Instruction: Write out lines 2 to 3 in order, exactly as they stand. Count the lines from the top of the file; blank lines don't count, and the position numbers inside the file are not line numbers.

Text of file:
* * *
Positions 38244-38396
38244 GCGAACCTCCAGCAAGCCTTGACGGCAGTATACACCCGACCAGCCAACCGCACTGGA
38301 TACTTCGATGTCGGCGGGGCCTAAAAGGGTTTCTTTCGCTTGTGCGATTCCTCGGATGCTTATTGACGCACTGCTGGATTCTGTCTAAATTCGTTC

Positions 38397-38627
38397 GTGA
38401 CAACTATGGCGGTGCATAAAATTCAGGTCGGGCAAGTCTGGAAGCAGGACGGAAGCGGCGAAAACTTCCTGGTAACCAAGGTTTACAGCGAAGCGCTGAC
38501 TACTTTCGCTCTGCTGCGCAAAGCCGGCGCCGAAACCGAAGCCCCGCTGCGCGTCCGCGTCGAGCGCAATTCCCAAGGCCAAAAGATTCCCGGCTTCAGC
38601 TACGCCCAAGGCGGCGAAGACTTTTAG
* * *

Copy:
38244 GCGAACCTCCAGCAAGCCTTGACGGCAGTATACACCCGACCAGCCAACCGCACTGGA
38301 TACTTCGATGTCGGCGGGGCCTAAAAGGGTTTCTTTCGCTTGTGCGATTCCTCGGATGCTTATTGACGCACTGCTGGATTCTGTCTAAATTCGTTC